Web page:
Angels general manager Perry Minasian spoke to the media yesterday and was asked how the club would approach the trade deadline in relation to Shohei Ohtani. “I think anybody that’s watched us play and where we’re at in the standings … I think it’s pretty self-explanatory with where we’re at,” Minasian said, as relayed by Sam Blum of The Athletic. When asked if the club’s performance over the next few weeks would impact that stance, he doubled down. “Pretty self-explanatory with where we’re at.”
The standings that he is referring to have the Angels currently at 41-34 as of this writing. That’s good enough to have them in position to secure one of the Wild Card spots in the American League. That would seem to mean that his “self-explanatory” comment is implying that, as a team firmly in contention, they will hold onto Ohtani rather than consider trade scenarios.
That’s a fairly understandable position to take, all things considered. Ohtani is a rental player, in that he’s slated to become a free agent at the end of this season. Players in that situation are often traded or featured in trade rumors, but they usually go from teams outside of contention to those who are in the hunt for the postseason.
Fans of rival clubs have naturally salivated over the possibility of an Ohtani trade for quite some time for a number of reasons. He is considered by many to be the greatest baseball player alive and continues to rack up stunning accolades on both sides of the ball. He already has one Most Valuable Player award and is making a strong case for another this year. His 24 home runs lead the league and his batting line of .295/.379/.623 amounts to a wRC+ of 170. In addition to that, he’s made 14 starts as a pitcher and has a 3.29 ERA.
That kind of elite play on both sides of the ball would be an upgrade to every club in the league and it’s difficult to even quantify how much to value it since it is so unique. The Angels would undoubtedly be able to recoup a massive haul if they made him available in trade talks but they would also severely undercut their own chances of success this year. Some observers might suggest that making the long-term move would be wise, but it’s understandable that the appetite for that path would be minimal. The club hasn’t posted a winning record since 2015, hasn’t made the playoffs since 2014 and hasn’t won a playoff game since 2009. Punting away their best chance in quite some time would be quite a tough pill to swallow.
That’s not to say that there’s zero chance of an Ohtani trade coming together. The club was willing to listen to offers last year when they were 42-57 and well out of contention. At that time, Ohtani still had a year and a half before his impending free agency. Ultimately, no deal came together and the club tried to compete again here in 2023 with Minasian firmly declaring they wouldn’t entertain Ohtani trades. They grabbed complementary players like Brandon Drury, Hunter Renfroe and Carlos Estévez and are now having their best season in recent memory. The club has also maintained that it would like to keep Ohtani beyond this season but hasn’t been able to get him to commit to anything thus far and will only have a harder time as he gets closer to the open market.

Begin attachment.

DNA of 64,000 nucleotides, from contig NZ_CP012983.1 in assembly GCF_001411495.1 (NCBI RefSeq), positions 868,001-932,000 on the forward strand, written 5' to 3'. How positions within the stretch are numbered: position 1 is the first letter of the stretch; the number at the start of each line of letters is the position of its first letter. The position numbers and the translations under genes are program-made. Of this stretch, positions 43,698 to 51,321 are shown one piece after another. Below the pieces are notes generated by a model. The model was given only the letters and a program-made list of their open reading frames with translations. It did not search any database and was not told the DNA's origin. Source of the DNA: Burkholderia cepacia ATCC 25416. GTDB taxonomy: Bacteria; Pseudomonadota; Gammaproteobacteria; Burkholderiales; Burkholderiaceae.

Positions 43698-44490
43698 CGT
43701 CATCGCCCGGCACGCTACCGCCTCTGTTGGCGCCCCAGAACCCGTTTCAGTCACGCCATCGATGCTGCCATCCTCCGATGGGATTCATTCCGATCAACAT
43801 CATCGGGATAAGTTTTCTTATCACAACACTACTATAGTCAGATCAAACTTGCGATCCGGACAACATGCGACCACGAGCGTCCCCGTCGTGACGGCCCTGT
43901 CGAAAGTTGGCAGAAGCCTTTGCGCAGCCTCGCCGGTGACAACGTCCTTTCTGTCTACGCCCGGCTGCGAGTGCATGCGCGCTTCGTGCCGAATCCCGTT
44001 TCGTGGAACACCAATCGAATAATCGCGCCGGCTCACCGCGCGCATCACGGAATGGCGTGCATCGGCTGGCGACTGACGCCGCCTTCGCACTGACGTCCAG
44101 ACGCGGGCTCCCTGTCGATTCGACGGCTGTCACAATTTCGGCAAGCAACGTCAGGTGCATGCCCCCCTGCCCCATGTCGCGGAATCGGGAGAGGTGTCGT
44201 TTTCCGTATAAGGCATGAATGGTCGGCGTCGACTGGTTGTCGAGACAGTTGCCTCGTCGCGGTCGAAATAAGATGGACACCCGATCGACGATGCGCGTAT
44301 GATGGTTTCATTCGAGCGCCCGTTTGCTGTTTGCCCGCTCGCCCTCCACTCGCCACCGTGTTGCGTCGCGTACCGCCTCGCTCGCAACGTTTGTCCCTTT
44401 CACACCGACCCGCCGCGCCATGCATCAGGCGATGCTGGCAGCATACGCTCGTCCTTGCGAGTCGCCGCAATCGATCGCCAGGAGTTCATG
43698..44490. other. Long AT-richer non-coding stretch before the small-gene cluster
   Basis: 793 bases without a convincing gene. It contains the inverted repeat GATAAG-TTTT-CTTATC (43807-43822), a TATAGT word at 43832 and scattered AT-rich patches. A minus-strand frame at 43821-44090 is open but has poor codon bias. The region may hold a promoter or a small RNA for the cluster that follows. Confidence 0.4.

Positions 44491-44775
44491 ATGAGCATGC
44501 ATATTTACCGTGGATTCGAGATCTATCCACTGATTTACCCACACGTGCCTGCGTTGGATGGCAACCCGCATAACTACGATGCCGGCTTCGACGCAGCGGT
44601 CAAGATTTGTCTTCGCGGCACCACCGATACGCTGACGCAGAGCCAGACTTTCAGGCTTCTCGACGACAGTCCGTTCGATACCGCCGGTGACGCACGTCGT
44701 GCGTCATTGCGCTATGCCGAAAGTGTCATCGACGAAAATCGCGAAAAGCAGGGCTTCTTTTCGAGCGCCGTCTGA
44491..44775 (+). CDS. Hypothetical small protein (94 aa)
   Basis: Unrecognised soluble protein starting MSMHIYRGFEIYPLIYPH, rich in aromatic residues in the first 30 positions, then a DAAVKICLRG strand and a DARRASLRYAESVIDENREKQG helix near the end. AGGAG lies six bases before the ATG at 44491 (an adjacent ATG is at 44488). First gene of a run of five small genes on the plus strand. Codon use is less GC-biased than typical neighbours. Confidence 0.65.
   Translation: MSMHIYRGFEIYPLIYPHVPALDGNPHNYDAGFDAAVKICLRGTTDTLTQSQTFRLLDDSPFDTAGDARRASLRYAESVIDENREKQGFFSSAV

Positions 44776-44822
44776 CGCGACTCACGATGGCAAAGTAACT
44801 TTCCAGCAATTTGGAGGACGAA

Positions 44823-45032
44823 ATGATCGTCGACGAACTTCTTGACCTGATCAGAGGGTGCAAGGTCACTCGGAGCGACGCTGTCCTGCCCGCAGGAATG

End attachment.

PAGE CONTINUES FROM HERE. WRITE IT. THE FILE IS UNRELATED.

That would seem to create the possibility that there’s some scenario where the club plays poorly enough in the next six weeks that a deal becomes more likely, though Minasian understandably had little interest in entertaining such a hypothetical while the team is in a fairly decent place. It seems the most likely scenario is that the Angels will hold onto Ohtani through season’s end and hope that they can finally break some of their streaks of ineffectiveness. Doing so would still allow them to give Ohtani a qualifying offer at season’s end and receive a compensatory draft pick, likely just before the third round of the 2024 draft. Rivals teams would undoubtedly be willing to give the Halos a package far more appealing than that single draft pick, though it seems like that’s not something they are seriously considering as long as they continue to play well.
Quickly turning to non-Ohtani matters, Blum says that it appears Gio Urshela might have to miss the remainder of the season. The infielder was placed on the injured list this week due to a pelvic fracture and the club has yet to provide any kind of official estimated timeline for his absence. If it is indeed true that he won’t be able to return this year, that would be a blow to their infield depth. He has appeared at all four infield positions so far this year while hitting .299/.329/.374. With fellow infielders Zach Neto and Anthony Rendon also currently on the IL and other players struggling, the loss of a versatile defender like Urshela would be significant.